One of the key questions which surfaces constantly in discussions among teachers is 'what makes a good lesson?'

One of the key questions which surfaces constantly in discussions among teachers is 'what makes a good lesson?'.  And this inevitably leads on to related questions like, 'What is a good teacher?' 'What do good teachers do?' etc.

Once we start to consider what good teachers need to do, we come up with enormously long lists, and come to realise just how complex the job of teaching is.  They need to plan, to control, to present, to monitor, to react to feedback, to offer a model, to motivate, and so on.  And these labels are also over-simplifications.  For example, the teacher needs to simultaneously control what happens while empowering learners,  leaving space for them to learn.  Teachers need to provide input yet also to promote learner discovery.  They need to motivate in the short term ('keeping them awake') while keeping them interested in the long term ('keeping them alive').  They need to plan but not to become the slaves of their plans but to remain receptive to what is happening 'in the moment'.  In this their work is very like that of the clown (in the Lecocq tradition) where the clown is totally receptive to whatever happens and reacts spontaneously to it.  (I have written an article about this and other metaphors for teachers in the forthcoming January issue of hltmag.

Above all, perhaps, they need to offer engaging, varied, non-trivial input in the form of content and activities.  This implies finding things that learners will find both interesting and relevant. It also entails being able to create an atmosphere where 'flow' can take place.  (Csikszentmihaly's description of flow situations - where we lose ourselves in the activity we are engaged in - is helpful but doesn't get us off the hook of actually achieving flow!)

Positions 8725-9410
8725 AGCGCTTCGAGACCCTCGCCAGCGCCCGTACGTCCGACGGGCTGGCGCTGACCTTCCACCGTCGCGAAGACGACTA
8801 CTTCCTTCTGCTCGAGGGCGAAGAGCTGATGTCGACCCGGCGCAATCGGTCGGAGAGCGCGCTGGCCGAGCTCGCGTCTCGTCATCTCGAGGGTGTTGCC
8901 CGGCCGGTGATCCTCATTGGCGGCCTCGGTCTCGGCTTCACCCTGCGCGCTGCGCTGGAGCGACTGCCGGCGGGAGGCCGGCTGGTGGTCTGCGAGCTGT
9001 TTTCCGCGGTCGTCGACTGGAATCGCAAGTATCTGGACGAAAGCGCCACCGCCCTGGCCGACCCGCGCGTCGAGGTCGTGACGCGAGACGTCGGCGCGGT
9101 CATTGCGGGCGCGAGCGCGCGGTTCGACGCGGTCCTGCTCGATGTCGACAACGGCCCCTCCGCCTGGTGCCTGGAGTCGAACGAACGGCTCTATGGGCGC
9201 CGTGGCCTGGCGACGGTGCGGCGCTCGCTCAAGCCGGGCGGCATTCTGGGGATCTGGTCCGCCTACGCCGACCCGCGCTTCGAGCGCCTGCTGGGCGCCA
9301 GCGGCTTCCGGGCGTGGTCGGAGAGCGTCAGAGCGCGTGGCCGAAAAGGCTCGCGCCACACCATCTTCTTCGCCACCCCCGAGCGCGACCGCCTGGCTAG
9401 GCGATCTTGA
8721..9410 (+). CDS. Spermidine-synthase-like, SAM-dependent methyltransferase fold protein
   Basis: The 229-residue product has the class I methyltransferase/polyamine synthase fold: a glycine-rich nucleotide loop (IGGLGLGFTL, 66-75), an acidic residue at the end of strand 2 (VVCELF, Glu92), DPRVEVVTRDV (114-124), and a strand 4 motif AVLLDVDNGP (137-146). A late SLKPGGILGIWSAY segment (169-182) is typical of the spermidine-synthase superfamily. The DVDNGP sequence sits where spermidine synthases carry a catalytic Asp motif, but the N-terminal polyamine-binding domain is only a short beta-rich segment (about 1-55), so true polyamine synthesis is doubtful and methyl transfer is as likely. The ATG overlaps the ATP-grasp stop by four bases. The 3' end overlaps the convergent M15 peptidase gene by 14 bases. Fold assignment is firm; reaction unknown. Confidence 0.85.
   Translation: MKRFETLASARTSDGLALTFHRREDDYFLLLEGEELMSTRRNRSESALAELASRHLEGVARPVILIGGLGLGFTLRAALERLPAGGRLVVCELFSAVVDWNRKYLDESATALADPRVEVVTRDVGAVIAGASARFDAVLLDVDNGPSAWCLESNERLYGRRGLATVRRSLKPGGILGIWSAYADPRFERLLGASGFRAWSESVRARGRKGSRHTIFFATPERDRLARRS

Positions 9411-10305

But what teachers do is contingent on how learners respond to it.  There are some obvious but nonetheless important differences between teaching and learning.  Whereas teaching is a public, observable act, learning is private and largely unobservable.  Teaching is intentional - the teacher has in mind what she wants to teach.  but learning is largely unconscious. Teaching is an intermittent activity (so many minutes per lesson, so many lessons per week, etc.) but learning is a process which goes on outside these time frames.  The teacher has to assume that there is a degree of predictability in the teaching whereas unpredictability is the only certainty.